Beijing Stuns

The Chinese can be rightly proud.

The Chinese can be rightly proud.

Having watched China for much of the past 20 years, I had come to expect to be disappointed by the Chinese Communist Party’s inability to restrain its need for safe, conservative art. From the Beijing leadership’s perspective, art, like everything else, is judged not by its ability to move, but by its ability to serve the Party. As a result, major Chinese events broadcast to the world have consistently appeared just as stifling and archaic as the government that continues to hold a billion people back in the name of stability and harmony.

Against this backdrop, yesterday’s Olympic opening ceremonies were a marvelous surprise. Yes, it is clear that Zhang Yimou, the famed and acclaimed movie director, had to make compromises and accept a political imprimatur from the fearful men running Zhongnanhai. Nonetheless, the spirit, strength, and beauty of thousands of years of Chinese culture punched through the usual government crust to express, for the first time to so many at once, the majesty of China to the rest of the world.

Plenty of others have provided a play-by-play, so there’s no need to add to that volume here. Suffice it to say that if I was set back on my heels, I hope that many of my fellow countrymen now are also reconsidering their perception of this complex country that already plays a central role in our economy and will play an increasingly large role in the rest of our world over time.

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    • Rodney F
    • October 22nd, 2008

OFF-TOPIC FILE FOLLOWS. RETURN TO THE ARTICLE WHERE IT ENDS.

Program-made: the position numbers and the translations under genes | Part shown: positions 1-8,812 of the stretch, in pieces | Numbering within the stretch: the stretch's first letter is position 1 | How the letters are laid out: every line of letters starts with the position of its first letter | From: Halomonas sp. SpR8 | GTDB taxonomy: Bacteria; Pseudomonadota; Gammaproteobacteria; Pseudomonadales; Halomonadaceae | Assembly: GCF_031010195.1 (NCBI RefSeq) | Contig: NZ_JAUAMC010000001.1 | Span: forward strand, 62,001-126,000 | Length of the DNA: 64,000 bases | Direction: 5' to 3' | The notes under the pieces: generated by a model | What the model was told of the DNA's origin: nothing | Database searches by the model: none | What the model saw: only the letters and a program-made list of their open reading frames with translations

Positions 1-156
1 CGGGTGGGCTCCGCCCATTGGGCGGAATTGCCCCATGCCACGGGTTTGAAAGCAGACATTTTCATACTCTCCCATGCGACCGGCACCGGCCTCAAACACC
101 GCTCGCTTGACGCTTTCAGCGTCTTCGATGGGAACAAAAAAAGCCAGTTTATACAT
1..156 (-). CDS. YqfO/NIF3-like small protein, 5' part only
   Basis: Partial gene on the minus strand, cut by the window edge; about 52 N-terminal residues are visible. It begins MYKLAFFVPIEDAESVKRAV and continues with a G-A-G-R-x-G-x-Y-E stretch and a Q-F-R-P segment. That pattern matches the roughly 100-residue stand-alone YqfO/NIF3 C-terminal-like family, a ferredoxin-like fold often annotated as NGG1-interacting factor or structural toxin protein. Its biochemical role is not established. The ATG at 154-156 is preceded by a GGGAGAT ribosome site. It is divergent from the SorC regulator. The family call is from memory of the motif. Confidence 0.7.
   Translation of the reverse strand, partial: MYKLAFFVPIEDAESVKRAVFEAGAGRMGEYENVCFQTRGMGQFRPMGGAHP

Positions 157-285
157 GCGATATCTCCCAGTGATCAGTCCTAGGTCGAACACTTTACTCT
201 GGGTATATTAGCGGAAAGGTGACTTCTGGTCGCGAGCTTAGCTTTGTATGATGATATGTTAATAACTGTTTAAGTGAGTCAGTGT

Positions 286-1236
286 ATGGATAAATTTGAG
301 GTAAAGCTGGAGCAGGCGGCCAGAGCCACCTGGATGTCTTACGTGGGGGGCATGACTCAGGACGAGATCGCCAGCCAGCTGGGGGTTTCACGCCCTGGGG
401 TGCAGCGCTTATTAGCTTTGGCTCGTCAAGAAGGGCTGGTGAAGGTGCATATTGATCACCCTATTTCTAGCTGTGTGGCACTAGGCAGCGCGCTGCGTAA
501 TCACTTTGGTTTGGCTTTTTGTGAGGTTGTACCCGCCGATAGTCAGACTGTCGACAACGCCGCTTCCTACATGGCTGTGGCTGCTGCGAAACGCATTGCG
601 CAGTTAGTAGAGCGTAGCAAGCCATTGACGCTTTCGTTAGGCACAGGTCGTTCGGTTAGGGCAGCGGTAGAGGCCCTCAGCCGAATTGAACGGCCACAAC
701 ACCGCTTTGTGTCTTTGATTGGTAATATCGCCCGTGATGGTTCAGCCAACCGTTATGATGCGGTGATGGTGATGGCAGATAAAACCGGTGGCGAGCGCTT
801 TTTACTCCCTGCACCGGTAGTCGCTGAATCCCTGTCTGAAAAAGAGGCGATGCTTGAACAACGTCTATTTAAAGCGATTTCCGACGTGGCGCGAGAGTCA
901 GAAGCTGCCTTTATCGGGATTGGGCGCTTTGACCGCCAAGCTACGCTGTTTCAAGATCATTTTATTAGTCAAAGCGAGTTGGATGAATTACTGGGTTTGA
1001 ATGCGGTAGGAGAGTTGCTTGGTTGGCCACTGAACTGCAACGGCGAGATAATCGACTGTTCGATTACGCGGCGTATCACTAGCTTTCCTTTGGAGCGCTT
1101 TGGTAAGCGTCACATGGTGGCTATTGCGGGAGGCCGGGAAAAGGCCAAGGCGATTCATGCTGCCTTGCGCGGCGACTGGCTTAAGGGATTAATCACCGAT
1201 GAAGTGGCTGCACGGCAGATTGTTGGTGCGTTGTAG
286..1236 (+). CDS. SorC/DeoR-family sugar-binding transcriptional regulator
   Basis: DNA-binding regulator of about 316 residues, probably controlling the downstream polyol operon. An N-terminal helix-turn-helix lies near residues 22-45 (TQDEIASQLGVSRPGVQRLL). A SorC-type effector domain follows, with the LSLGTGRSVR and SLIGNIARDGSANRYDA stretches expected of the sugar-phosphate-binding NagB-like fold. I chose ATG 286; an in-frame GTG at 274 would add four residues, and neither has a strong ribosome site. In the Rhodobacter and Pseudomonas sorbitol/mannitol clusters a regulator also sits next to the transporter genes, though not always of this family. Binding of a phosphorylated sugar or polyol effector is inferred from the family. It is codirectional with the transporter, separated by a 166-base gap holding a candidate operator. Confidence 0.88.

A belated comment, but coincidentally I was thinking about this very point. Our perceptions of China need to evolve, because the country is evolving…almost imperceptibly. Unless, like me, you leave the daily analysis of China for a couple of years, and then come back to it. Then you say, wow.

    But I have to admit, my first experience seeing how much China is really changing was when a mutual friend showed me the YouTube video in 2005 of the two Chinese college guys lip-synching to the Backstreet Boys and wearing Houston Rockets jerseys, while a third played videogames, oblivious. At that point, I realized: they are becoming like us.

    • loungecreature
    • October 23rd, 2008

    Yes! That video was a revelation. I think that the Chinese people have a great deal in common with Americans and always have–both societies are essentially conservative, family-oriented, and entrepreneurial. Imagine what China would be like today if it hadn’t been hamstrung by the spectacular madness of Mao’s Great Leap Forward and Cultural Revolution?

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